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61st Annual Meeting of the German Society of Neurosurgery (DGNC) as part of the Neurowoche 2010
Joint Meeting with the Brazilian Society of Neurosurgery on the 20 September 2010

German Society of Neurosurgery (DGNC)

21 - 25 September 2010, Mannheim

Surgical treatment of plexiforme neurofibromas/schwannomas in children with neurofibromatosis

Meeting Abstract

  • Martin U. Schuhmann - Bereich Pädiatrische Neurochirurgie, Klinik für Neurochirurgie, Universitätsklinikum Tübingen, Germany
  • Christoph Nagel - Bereich Pädiatrische Neurochirurgie, Klinik für Neurochirurgie, Universitätsklinikum Tübingen, Germany
  • Viktor-Felix Mautner - Klinik für Mund-, Kiefer- und Gesichtschirurgie, Universitätsklinikum Eppendorf, Hamburg, Germany
  • Marcos S. Tatagiba - Bereich Pädiatrische Neurochirurgie, Klinik für Neurochirurgie, Universitätsklinikum Tübingen, Germany

Deutsche Gesellschaft für Neurochirurgie. 61. Jahrestagung der Deutschen Gesellschaft für Neurochirurgie (DGNC) im Rahmen der Neurowoche 2010. Mannheim, 21.-25.09.2010. Düsseldorf: German Medical Science GMS Publishing House; 2010. DocV1646

doi: 10.3205/10dgnc119, urn:nbn:de:0183-10dgnc1193

Published: September 16, 2010

© 2010 Schuhmann et al.
This is an Open Access article distributed under the terms of the Creative Commons Attribution License ( You are free: to Share – to copy, distribute and transmit the work, provided the original author and source are credited.



Objective: Plexiforme neurofibromas (PNF) in NF1 and – less often – plexiforme schwannomas in NF 2 are a significant source of suffering in NF patients. If present at a young age they grow significantly in the first 2 decades of life during the natural growth period. They are mostly symptomatic with pain. Due to their plexiforme nature and the involvement of the whole nerve, several major nerves or the whole limb, they are often regarded as inoperable. Apart from pain, the cosmetic disfigurement and the risk of malignancy in growing NF1-associated PNF are an indication for surgery. We report our experience in the surgical treatment of PNF in children.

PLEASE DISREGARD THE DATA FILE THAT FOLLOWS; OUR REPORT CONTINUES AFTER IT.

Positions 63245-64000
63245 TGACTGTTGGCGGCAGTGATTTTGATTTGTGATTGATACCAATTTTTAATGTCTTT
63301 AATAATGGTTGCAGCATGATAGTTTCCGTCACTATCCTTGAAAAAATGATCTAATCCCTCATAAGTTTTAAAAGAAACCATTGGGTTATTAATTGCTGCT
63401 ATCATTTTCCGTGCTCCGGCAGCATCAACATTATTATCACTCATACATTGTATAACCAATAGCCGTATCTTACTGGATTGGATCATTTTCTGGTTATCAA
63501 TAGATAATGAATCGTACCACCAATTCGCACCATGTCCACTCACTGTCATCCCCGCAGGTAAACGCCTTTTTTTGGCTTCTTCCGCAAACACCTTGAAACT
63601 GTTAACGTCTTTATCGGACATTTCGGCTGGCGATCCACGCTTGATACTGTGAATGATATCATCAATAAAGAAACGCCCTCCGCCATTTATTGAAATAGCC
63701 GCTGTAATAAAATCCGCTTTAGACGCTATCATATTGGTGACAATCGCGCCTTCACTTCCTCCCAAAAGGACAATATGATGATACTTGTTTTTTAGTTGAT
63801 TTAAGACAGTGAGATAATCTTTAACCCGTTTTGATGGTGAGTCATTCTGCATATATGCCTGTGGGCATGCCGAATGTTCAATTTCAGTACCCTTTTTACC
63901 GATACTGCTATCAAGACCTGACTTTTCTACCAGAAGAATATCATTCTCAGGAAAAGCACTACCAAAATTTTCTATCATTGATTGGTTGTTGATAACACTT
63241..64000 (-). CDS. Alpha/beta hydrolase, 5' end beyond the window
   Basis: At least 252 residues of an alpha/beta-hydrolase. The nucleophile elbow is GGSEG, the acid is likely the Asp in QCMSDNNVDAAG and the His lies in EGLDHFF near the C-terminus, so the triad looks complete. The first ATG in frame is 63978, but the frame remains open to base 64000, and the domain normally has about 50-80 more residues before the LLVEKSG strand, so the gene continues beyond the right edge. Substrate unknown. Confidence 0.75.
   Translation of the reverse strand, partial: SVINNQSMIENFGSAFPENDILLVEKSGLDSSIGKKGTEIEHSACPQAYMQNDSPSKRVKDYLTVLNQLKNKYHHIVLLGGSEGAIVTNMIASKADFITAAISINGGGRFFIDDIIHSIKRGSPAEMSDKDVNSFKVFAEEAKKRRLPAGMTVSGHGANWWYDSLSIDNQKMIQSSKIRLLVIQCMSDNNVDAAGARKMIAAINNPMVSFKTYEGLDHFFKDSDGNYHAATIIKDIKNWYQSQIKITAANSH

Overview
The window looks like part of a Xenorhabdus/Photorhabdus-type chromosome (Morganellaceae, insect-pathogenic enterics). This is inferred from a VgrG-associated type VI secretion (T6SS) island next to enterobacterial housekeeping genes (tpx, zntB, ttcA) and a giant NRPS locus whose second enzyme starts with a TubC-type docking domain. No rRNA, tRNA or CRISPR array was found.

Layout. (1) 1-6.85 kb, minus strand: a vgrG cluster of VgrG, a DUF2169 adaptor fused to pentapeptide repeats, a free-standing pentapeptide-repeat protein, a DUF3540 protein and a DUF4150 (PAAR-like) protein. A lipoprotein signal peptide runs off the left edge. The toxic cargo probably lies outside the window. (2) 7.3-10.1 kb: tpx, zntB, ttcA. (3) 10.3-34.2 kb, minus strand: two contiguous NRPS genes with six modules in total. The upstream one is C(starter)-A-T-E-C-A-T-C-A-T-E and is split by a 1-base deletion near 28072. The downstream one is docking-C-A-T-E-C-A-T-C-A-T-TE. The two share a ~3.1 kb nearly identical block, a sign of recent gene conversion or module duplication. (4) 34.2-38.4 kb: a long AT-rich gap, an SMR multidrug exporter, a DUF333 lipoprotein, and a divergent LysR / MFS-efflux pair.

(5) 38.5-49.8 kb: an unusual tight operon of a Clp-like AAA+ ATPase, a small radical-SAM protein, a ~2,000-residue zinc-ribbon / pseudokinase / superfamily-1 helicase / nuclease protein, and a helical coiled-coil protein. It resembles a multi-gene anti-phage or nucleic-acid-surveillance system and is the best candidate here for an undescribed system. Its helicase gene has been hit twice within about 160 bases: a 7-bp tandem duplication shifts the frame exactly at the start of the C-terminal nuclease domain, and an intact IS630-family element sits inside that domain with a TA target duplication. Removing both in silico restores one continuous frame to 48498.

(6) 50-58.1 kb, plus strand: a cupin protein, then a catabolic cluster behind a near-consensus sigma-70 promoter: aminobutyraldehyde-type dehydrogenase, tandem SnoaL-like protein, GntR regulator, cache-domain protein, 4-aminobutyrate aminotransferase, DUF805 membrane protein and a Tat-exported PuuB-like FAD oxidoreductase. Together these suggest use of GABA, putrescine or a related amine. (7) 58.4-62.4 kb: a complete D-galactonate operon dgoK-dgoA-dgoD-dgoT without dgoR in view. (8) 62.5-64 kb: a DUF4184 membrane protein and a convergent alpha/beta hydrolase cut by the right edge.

Methods: In 15 children 18 PNF (intraspinal nerve roots, brachial plexus, median nerve, ulnar nerve, femoral nerve, obturator nerve, ischiadic nerve, peroneal nerve) were microsurgically removed. Indication for surgery was pain and growth in 13 children, two had asymptomatic, but fast growing abdominal tumors. Surgery was performed under neurophysiological monitoring of motor function.

Results: A significant tumor mass reduction could be achieved all 13 children with extra-abdominal tumors operated because of disfigurement, pain and growth. None of the children suffered a peri-operative loss of motor function. There was some loss of sensation in a few children which partially recovered at follow-up. There was no problem with wound healing. No significant tumor recurrence and no return of pre-operative symptoms during the follow-up of maximum 2.5 years was found. The two children with abdominal tumors were found to harbor an MPNST. Here loss of motor function was calculated as part of radical removal. Both suffered rather fast recurrences, one died, the other is in a palliative state with multiple distant metastases.

Conclusions: Despite the plexiforme nature PNF are a good target for surgical therapy in symptomatic cases. With an appropriate microsurgical technique under high magnification and with neurophysiological monitoring resection is safe in experienced hands and the benefit for children is remarkable. We advocate early surgical treatment of PNF as soon as the tumors present, since a) follow-up studies have shown that PNF always grow during childhood and adolescence, b) growth leads to pain and disfigurement c) the risk of malignant transformation in the further course of growth exists and d) resection is more easy and with less associated risks the smaller tumors are.